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Shame on Bill Cosby


In happier times: Bill Cosby with Jimmy Fallon on The Tonight Show. NBC photo

@unclebarkycom on Twitter
Once the father of his country, Bill Cosby now is being unmade in America.

In rapid-fire succession, Netflix canceled plans to stream his standup special, NBC stopped developing a sitcom for him and TV Land said it’s dropping all scheduled episodes of The Cosby Show, including a marathon that was set to air during Thanksgiving week.

The 77-year-old comedian’s career, which had been in resurgence, has imploded following renewed allegations from numerous women who said he had drugged and then raped or otherwise sexually molested them.

If even one of these charges is true -- and it’s virtually impossible to believe that all of Cosby’s accusers are lying -- then he deserves to be exiled to the bone heap to live out his miserable life. If all of the charges somehow are proven to be false -- again, extremely unlikely -- then Cosby is permanently stained anyway during the twilight years of an all-time great comedy career.

“Social” media have greatly accelerated the time it takes to fall from grace, although Cosby’s plunge is still happening at WARP speed. It’s comparable in some ways to Tiger Woods’ crash after one woman after another came forward to brand him as a serial adulterer. But Woods eventually admitted his transgressions, although having a series of extramarital affairs is nowhere near as grievous as rape. Cosby shows every indication that he’ll go to his grave without expressing anything resembling public remorse.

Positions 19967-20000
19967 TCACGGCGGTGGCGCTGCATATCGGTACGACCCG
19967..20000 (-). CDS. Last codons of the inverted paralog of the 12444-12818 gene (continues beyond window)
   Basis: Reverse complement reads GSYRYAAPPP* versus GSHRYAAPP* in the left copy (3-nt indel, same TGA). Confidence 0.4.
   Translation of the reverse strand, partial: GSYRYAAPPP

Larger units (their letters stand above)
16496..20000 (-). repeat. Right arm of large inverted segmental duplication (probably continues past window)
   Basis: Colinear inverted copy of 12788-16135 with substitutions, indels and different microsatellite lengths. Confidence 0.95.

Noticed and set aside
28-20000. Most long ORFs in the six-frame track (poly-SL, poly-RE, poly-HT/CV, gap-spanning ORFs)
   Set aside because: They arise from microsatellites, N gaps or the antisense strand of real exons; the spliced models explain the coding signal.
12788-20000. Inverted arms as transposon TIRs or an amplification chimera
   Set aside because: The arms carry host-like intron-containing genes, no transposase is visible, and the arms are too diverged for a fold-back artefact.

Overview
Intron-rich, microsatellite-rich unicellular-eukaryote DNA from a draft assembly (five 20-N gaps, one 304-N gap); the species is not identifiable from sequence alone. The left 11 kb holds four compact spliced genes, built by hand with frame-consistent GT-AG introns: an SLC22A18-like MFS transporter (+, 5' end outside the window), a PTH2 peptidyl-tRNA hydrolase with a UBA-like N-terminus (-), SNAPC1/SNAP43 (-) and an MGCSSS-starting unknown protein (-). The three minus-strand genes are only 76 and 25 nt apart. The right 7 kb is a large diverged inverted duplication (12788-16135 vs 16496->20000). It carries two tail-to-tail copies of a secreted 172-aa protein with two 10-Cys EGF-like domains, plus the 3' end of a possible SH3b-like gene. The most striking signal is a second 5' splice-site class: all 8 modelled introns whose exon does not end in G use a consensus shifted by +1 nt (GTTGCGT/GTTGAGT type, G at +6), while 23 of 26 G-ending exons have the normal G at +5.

Both Woods and Cosby can be prickly, obstinate and outspoken in ways that come back to bite them. Woods has never exactly been beloved, though. Cosby has. His portrayal of husband/father Cliff Huxtable on The Cosby Show made him both phenomenally rich and phenomenally embraceable.

Only All in the Family can match The Cosby Show’s five consecutive seasons at the very top of the prime-time Nielsen ratings. But the late Carroll O’Connor’s Archie Bunker was famously brusque, abrasive and bigoted, with occasional thaws to room temperature. Cliff Huxtable remained firm but always huggable during The Cosby Show’s phenomenally successful eight-season run (1984-85 to 1991-92). It also was the one-and-only TV series with an African-American cast to rank No. 1 in even one, let alone five seasons.

Other than his earlier groundbreaking role as the co-star of I Spy, Cosby has always packaged himself as a cuddly mischievous family man/pitchman. He sold Jell-O with a wink and also produced and voiced award-winning cartoon shows such as Fat Albert and the Cosby Kids and Little Bill. The allegations against him make all of this seem like a complete act on the part of a latter day dirty old man whose crimes as a younger man are unforgivable. There may never be ironclad evidence after all this passage of time. But that seems almost immaterial, because who really believes in his total innocence?

Many people are not what they seem to be -- whether in show business or other professions. But Cosby was in the pantheon of America’s lionized entertainers. He has accumulated 17 honorary degrees, received the Presidential Medal of Freedom in 2002, is a member of the Television Hall of Fame and also was a Kennedy Center honoree back in 1998.

All of those accolades and all of that image burnishing mean nothing now. Shame on Bill Cosby for that.

Email comments or questions to: unclebarky@verizon.net